LMM has been on a real estate kick lately. It can be a great source of passive income. If you are considering it, here’s what you need to know about the one percent rule and other real estate math when buying a rental.
We believe that you should always have more than one source of income. No employee is indispensable these days, so we all need a Plan B. But not many of us have the time or inclination to work a second job.
So we need a source of passive income. Passive income is a stream of money coming in that you don’t have to work very hard to earn. Things like
A lot of people may not seriously consider owning rental property because they think it entails a lot of responsibility. But that isn’t necessarily true. There is something known as turnkey real estate. You can hire a company to do everything from finding you a tenant to fixing a leaky sink.
In fact, you don’t even have to live anywhere near the property you rent. A property management company can handle all of the day to day work of being a landlord for you. All you have to do is pay them each month, and they send you the rent check in return.
What Makes a Good Rental Property?
When searching for a rental property, you want a home that requires little maintenance, is in a good school district (more important if your property is a single family home), a low crime area. Different homes and different areas will have different criteria but those are some key ones.
You want the town the property is in to have a healthy job market with some diversity. If your tenant lost their job, would they be able to find a new one locally and quickly or would they have to move and break the lease?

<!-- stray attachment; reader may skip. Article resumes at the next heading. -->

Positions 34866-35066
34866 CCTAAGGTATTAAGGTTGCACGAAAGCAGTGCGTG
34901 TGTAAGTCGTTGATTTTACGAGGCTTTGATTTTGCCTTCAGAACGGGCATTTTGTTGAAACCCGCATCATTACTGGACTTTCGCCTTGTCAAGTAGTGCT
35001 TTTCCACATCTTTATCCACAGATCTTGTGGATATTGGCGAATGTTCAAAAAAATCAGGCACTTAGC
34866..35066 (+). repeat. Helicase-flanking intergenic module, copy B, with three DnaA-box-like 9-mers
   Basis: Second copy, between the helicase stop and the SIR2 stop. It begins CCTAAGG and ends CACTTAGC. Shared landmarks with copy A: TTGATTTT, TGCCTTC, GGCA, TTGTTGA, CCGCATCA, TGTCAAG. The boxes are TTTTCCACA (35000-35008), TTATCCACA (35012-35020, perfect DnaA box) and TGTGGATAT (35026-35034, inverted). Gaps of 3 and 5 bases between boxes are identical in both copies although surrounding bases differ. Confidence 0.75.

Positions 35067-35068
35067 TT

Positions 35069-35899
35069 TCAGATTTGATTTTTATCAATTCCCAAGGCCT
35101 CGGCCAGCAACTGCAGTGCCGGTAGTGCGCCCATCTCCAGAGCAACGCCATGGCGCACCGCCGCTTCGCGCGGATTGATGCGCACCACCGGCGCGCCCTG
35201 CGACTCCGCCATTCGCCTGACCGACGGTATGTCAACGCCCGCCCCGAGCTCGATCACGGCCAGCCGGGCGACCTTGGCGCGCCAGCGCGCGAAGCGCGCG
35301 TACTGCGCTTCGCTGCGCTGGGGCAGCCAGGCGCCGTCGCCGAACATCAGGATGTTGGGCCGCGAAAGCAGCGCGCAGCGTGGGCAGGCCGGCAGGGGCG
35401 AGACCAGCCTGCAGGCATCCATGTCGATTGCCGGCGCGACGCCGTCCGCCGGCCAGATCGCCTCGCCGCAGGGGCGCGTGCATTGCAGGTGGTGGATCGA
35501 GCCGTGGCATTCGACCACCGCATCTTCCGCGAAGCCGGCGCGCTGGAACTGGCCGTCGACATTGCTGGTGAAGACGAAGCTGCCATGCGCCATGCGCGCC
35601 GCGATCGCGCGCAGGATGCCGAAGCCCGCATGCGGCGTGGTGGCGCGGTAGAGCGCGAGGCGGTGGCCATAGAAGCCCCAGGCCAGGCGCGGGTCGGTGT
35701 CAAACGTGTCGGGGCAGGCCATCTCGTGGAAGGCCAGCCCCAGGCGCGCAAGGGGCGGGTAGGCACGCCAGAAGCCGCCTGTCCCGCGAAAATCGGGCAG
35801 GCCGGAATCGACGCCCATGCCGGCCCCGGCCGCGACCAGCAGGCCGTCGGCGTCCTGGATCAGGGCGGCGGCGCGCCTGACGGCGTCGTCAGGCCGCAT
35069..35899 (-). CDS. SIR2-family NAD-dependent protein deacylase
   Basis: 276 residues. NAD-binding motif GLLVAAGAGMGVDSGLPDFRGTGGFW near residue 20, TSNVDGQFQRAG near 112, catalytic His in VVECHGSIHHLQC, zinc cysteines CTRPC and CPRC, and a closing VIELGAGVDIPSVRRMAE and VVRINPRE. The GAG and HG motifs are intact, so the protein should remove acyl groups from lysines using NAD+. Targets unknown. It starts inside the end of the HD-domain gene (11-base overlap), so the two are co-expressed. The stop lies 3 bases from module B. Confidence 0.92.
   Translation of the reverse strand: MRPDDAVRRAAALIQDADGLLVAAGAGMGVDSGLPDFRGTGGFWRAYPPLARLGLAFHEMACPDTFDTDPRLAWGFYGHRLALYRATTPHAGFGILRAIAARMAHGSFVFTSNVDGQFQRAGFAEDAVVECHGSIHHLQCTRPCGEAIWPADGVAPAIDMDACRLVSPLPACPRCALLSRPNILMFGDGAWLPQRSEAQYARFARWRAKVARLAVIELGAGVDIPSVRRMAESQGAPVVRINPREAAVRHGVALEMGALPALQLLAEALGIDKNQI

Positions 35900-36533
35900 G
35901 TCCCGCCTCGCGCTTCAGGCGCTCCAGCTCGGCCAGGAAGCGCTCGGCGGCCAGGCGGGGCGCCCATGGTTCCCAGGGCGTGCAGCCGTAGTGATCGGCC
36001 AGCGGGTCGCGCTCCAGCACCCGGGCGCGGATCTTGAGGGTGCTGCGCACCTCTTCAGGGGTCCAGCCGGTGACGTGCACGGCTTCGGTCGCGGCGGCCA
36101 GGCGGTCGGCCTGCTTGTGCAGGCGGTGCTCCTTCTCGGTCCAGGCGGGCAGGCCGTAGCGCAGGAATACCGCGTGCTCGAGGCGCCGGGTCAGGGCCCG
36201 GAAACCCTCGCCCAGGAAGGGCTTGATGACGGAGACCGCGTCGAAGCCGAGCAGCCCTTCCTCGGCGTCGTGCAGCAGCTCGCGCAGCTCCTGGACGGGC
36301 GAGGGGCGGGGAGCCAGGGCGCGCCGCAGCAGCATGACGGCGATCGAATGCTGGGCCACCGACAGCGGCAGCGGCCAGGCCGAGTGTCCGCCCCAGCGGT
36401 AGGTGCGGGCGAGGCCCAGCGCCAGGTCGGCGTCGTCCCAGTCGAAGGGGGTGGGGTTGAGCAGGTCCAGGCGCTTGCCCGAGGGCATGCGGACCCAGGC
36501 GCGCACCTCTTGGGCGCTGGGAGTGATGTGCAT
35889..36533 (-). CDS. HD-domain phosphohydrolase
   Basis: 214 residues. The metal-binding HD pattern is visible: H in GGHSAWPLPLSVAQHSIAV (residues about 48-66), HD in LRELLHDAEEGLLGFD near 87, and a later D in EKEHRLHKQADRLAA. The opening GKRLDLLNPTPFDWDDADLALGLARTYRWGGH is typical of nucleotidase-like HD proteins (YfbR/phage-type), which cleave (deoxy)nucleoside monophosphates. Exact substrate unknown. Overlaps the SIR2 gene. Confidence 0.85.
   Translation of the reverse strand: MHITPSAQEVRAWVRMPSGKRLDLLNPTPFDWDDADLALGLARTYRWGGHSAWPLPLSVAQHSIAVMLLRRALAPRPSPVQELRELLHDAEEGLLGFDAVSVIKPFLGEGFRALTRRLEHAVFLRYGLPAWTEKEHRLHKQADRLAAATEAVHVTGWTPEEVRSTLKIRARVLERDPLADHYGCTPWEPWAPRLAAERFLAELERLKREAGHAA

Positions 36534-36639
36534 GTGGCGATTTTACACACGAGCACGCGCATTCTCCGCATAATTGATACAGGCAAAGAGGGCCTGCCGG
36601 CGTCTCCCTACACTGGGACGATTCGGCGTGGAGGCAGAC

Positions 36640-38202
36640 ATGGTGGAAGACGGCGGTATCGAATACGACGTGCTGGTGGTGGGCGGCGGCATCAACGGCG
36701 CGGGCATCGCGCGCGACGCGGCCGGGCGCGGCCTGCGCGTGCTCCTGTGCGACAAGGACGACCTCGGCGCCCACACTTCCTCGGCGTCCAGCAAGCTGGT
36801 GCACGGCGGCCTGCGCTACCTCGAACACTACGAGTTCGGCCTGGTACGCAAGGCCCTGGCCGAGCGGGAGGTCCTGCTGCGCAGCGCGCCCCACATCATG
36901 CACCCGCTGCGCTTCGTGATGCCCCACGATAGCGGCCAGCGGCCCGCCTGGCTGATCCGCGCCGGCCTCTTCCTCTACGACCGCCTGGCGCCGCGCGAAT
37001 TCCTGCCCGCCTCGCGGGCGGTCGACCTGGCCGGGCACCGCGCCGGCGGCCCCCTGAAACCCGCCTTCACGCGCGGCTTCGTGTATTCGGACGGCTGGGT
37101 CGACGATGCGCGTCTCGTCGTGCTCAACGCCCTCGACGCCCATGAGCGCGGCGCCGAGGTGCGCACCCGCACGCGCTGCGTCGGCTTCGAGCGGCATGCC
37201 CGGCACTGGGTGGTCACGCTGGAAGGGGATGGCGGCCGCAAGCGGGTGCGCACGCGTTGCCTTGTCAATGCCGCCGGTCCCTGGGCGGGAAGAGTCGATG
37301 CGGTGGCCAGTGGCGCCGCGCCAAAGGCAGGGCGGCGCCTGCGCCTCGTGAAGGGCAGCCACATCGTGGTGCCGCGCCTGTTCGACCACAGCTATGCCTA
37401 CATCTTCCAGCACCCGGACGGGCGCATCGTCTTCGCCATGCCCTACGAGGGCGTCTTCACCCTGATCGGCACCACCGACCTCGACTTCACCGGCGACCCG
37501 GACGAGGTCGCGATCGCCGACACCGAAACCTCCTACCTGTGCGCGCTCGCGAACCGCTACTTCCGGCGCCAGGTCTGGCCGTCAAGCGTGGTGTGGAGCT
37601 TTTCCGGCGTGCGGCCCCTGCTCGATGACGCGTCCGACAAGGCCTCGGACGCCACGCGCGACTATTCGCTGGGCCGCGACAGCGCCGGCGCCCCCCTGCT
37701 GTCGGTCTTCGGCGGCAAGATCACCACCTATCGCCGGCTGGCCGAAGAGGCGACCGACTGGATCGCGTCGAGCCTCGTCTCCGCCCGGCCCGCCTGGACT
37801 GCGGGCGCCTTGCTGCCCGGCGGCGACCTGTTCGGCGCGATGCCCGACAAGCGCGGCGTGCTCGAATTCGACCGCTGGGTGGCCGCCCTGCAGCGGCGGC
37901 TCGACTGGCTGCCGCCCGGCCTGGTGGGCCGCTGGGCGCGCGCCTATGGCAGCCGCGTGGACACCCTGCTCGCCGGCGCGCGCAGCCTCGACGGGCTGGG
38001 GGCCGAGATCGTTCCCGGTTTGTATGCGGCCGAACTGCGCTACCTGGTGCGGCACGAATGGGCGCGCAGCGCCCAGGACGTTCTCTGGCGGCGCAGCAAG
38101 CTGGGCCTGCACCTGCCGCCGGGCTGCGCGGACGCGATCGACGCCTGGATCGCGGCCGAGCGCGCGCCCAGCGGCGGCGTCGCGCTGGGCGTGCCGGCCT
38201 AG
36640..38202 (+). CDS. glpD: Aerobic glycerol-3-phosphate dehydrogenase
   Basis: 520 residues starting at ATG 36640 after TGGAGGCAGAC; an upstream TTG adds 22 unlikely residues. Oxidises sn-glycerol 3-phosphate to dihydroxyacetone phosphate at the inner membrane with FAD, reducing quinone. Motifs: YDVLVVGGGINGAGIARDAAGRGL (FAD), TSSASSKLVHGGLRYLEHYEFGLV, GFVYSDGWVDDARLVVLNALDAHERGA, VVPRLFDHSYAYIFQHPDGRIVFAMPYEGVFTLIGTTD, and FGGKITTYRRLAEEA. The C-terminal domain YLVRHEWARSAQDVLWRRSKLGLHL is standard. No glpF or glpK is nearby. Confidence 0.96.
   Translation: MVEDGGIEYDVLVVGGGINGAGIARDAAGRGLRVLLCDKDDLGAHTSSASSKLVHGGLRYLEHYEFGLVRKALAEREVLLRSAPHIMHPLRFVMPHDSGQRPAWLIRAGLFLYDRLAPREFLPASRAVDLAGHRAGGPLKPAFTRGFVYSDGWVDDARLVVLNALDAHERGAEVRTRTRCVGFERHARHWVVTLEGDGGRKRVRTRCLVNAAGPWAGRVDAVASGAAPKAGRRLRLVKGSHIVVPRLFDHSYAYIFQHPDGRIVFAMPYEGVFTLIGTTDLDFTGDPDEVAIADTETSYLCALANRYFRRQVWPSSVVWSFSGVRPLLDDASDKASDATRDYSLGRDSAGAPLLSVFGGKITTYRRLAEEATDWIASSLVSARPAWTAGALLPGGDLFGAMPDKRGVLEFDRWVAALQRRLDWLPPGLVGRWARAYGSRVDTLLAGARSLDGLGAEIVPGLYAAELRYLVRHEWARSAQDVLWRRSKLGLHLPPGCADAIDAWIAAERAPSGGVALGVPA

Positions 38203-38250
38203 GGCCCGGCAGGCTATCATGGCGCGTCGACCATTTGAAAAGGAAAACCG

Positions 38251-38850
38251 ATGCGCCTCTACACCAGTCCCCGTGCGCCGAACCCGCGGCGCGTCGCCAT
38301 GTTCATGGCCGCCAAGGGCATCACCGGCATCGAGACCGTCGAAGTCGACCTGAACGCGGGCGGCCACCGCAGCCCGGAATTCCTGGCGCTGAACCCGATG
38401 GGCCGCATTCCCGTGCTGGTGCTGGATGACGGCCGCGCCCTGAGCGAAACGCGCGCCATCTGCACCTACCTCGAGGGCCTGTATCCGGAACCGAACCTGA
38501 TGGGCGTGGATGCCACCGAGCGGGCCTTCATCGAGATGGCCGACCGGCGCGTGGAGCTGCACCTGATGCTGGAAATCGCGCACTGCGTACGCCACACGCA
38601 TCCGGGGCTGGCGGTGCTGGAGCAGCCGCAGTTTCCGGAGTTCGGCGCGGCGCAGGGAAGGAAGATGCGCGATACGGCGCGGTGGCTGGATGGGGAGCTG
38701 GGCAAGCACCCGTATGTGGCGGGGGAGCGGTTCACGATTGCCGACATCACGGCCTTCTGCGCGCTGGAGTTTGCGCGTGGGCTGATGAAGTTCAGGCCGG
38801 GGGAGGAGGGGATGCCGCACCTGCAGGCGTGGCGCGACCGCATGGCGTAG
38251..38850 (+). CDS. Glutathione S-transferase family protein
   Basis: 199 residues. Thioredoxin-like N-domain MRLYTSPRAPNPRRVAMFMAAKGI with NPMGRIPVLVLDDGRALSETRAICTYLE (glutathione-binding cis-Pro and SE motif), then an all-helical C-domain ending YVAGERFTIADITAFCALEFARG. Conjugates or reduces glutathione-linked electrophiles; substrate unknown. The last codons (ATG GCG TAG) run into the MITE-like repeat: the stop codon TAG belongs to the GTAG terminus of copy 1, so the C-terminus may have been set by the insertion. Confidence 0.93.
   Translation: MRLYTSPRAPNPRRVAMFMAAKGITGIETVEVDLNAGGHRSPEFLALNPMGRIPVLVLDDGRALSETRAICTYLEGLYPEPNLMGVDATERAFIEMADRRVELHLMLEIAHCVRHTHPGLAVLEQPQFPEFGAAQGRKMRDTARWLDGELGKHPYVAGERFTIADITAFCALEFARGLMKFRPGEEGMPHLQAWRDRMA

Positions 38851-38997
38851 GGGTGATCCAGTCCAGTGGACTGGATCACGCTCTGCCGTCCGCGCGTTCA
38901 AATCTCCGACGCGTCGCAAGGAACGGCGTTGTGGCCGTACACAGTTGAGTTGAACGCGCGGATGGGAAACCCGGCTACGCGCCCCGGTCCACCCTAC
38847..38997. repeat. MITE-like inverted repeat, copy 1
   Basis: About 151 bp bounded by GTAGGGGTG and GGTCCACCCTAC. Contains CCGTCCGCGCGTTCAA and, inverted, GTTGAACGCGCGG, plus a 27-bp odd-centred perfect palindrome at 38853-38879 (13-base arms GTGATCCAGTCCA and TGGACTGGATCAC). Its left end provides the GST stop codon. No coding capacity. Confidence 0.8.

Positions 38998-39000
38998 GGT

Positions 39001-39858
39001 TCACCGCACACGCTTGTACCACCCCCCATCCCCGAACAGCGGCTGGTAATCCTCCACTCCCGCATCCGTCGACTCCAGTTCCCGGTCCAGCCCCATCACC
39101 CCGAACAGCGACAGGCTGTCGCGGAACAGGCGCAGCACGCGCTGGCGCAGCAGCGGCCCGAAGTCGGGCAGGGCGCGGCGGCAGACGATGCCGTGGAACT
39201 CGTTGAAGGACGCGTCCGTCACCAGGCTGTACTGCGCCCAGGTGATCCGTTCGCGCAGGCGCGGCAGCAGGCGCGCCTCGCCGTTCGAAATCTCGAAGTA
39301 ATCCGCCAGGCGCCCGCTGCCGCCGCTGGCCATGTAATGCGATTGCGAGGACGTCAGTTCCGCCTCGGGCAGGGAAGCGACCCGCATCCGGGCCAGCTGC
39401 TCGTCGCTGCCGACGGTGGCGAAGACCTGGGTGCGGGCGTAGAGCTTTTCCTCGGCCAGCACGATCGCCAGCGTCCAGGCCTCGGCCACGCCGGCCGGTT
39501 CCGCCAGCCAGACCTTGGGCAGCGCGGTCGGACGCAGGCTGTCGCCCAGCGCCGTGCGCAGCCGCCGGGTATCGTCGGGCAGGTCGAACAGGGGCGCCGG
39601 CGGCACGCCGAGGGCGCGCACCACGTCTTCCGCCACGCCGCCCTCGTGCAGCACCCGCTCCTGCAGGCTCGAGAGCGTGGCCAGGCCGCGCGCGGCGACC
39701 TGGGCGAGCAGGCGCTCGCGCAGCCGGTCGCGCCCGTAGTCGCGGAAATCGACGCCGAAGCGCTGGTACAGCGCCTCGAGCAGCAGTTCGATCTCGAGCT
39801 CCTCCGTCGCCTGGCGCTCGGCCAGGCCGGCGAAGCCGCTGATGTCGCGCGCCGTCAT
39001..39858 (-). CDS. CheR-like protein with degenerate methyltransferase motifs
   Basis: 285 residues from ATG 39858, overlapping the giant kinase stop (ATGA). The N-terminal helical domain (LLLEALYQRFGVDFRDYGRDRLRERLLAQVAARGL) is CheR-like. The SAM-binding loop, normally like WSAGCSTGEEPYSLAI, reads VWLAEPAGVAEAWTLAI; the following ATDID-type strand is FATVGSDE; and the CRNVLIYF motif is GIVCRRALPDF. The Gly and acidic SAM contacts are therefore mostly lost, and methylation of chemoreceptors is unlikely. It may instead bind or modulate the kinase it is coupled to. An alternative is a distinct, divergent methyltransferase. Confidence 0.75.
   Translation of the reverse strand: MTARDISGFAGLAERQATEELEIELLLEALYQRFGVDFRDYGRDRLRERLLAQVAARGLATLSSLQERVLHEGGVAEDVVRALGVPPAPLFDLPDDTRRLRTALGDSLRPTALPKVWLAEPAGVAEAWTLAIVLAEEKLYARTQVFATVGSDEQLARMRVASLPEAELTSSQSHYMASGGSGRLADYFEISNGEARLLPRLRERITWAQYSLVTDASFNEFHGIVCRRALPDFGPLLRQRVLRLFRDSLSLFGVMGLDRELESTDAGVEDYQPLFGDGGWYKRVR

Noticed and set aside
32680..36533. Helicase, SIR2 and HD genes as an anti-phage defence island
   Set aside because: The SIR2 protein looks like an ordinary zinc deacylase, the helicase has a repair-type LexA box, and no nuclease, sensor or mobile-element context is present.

Or worse, they may be unable to pay and unable to leave, forcing you to start the eviction process which can be lengthy and expensive.
Are there a lot of vacancies in the neighborhood you want to buy in? This could be a sign that renters are seasonal (like college students) or the neighborhood is going downhill, and people are moving out.
If you’re new to the rental game, a single-family home is the best way to get your feet wet. They attract long-term renters, couples, and families. The less turnover you have, the less hassle and expense you have.
A condo is another low maintenance option but if you’re using a management company, the level of input required from you is about the same anyway. Do check out the requirements of the condo board to rent out your place.
There can be pages of rules that make it a hassle for both you and potential renters. There may also be rules that bar renting your place entirely.
Real Estate Math
Okay, we all know why you’re doing this. To make money. All the things listed above are important, and you will make more money when you’ve chosen a place based on them than if you ignore them, but they are all somewhat subjective.
What isn’t subjective is numbers and that’s what we’re going to look at. What numbers will tell you if a rental property is a good investment or not?
There are several calculations that will help you choose a rental property to purchase.
The One Percent Rule
The one percent rule isn’t some complicated formula you need an abacus to figure out. It just means that what you charge for rent each month should be equal to (or greater than) 1% of what you paid for the house.
- A $75,000 house should rent for a minimum of $750 per month
- A $150,000 house should rent for a minimum of $1,500 per month